The tyranny of credit scores
Margaret Thatcher was right. There is no such thing as society, or at least there isn't anymore. Increasingly there is only "the economy."
As that ridiculous abstraction continues to subsume more and more areas of life — the family, the state, even the Church — that had hitherto enjoyed only a tertiary connection with modern commerce, it becomes more necessary to turn to metaphors drawn from biology, the science of life, in order to describe it. The most appropriate images tend to be drawn from the animal kingdom. Walmart, for example, which appears unobtrusively in the towns of rural America before suddenly removing itself from a community, killing it in the process, is like the parasitic worm Onchocerca volvulus spread by the bites of black flies. For years and years the host lives on in ignorance of the fact that nematodes are multiplying throughout his or her body until suddenly they are dead or gone. The victim is left blind, often with his immune system devastated. No vaccine exists.
I can think of no similarly adequate zoological illustration of the role played by credit scores in contemporary America. They suggest features of various parasitic organisms. Really the FICO score is like the gigantic honey fungus, the world's largest living creature, which spans more than two miles across the Blue Mountains of Oregon. Largely unseen but ubiquitous, older than civilization itself, beloved of many gourmets, who insist that its yellow-brown mushrooms are a delicious component of certain pasta dishes, it chokes trees, flowers, and many other lovely things before it kills them.
A credit score is not an anodyne tool for assessing risk. It's a monstrous intrusion into the lives of every living American. Credit scores are used not only by companies deciding which shade of silver plastic they will be happy to send you in the mail or by banks deciding how much interest they will charge you on your home loan — or whether you are even worthy of the privilege of being charged interest. They're also used by employers, including the federal and various state governments, in the process of hiring. Without a decent credit score it's very difficult or even impossible to rent an apartment or a house, to get electricity or water or heat in one's residence without having to pay a massive deposit, to purchase or to lease a vehicle, even to enter a cellular contract. They are the primary means by which companies such as Geico determine prices even in states where the purchase of automobile insurance is mandated by law.
Millions of upper-middle-class Americans never think about their credit scores. (Others make them the most important consideration in their choice of romantic partners.) When they were in college they received their first credit cards in their own names, the balances of which were paid off by their parents. Mom and Dad probably paid their rent on time as well, or at least ensured that there was enough money there. They cannot imagine a world in which having one's credit check is anything but a meaningless formality, like stepping through a metal detector before entering a concert.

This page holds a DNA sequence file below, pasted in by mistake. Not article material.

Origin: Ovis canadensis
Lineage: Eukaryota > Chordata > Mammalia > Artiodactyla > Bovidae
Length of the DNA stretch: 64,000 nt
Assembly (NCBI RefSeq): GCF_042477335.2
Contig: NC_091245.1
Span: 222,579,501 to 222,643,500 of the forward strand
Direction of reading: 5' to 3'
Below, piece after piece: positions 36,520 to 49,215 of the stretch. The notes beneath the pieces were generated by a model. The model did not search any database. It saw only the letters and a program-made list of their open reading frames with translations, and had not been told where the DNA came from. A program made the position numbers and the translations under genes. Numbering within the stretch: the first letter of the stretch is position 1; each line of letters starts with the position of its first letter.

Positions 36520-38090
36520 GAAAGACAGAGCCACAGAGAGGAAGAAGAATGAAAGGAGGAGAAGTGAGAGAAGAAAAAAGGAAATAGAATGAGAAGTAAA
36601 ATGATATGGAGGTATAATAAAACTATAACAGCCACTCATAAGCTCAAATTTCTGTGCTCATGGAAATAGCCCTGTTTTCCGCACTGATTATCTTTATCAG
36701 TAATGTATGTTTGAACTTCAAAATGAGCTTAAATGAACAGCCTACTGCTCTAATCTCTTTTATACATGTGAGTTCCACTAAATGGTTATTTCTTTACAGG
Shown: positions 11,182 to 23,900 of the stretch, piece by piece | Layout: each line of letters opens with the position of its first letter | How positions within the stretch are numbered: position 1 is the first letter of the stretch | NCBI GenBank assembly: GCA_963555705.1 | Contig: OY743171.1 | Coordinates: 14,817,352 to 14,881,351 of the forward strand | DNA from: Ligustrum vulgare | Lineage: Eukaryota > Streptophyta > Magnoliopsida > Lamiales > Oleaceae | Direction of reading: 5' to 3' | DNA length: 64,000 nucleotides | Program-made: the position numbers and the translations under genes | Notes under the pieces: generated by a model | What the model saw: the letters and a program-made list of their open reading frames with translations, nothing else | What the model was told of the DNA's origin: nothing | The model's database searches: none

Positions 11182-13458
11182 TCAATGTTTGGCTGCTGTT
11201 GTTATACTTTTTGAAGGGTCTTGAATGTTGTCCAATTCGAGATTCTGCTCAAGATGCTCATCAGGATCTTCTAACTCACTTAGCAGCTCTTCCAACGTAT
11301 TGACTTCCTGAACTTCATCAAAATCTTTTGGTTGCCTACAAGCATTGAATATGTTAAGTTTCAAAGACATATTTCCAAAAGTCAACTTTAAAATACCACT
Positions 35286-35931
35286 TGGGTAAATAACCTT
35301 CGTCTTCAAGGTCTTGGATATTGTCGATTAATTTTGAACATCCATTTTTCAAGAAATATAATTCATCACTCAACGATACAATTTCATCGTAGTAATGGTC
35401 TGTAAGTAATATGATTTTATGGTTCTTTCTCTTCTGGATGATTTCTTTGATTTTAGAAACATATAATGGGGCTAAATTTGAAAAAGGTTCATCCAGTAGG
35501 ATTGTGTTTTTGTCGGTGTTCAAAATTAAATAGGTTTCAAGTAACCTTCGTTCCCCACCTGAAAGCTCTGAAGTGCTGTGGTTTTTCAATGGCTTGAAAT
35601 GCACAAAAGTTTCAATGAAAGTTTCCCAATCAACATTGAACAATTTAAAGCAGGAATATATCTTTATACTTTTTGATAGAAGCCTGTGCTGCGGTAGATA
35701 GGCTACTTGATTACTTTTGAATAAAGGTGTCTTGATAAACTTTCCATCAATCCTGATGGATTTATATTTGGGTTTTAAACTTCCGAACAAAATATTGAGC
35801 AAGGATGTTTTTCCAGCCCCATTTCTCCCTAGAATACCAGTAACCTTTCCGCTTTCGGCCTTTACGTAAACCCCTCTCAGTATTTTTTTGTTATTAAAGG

Why do people end up with bad credit scores? This is in many ways the most sinister thing of all. Those who stand most in need of liquidity are most likely to be denied it except by loan sharks, legal and otherwise. It frequently happens because they are exploited by unscrupulous medical clinics or health insurers or both. They are overcharged for a service and sent a bill that, for one reason or another, they find themselves unable to dispute in a timely manner. It remains unpaid and goes to collections. Stubborn people, indeed anyone with a sense of honor, will plead in vain as their numbers drop from 600 to 500 to 400.
Those with bad credit are frequently preyed upon by creditors themselves, who dangle before the eyes of 20-year-olds whom the government of California does not consider old enough to purchase tobacco the glittering possibility of access to an unlimited array of consumer goods via a high-interest card with a $1,000 line. They buy clothing or take a small vacation. They enjoy life, such as it is. Then they realize that they are in over their heads, and it's too late. They are delinquent. Mistake feeds upon mistake. The attempt to bring a student loan out of default makes it impossible to pay the internet bill on time, service is terminated, and it becomes impossible to apply for a job. With years of patience their scores may recover as they become more mature and self-denying. But life in the meantime will be very difficult.
What is left to the person without good credit? A parallel universe exists for them alongside the economy inhabited by the rest of us. Theirs is a world of uncertainty, of dodgy vehicles paid for in cash, of the run-and-gun approach to driving that involves never for any reason being stopped by a police officer even if it means getting a speeding ticket in the mail later, of staying in apartments with bad heat, bad plumbing, mice, roaches, termites because it is preferable to being turned down by a more upstanding landlord. Americans without adequate credit frequently have no bank accounts. This means that they cannot receive paychecks by direct deposit or pay bills. They use VISA "gift" or prepaid cards instead and enjoy wireless service on a month-to-month basis courtesy of Walmart. Even their tax refunds are appropriated from them by temporary cash card firms that require minimum balances and service charges; often these are left with an inaccessible dollar or two that is swallowed up without the owner's knowledge.
Meaningful participation in the economy requires good credit. In a country in which the economy has replaced society, this means our system of credit scoring is an obstacle to life.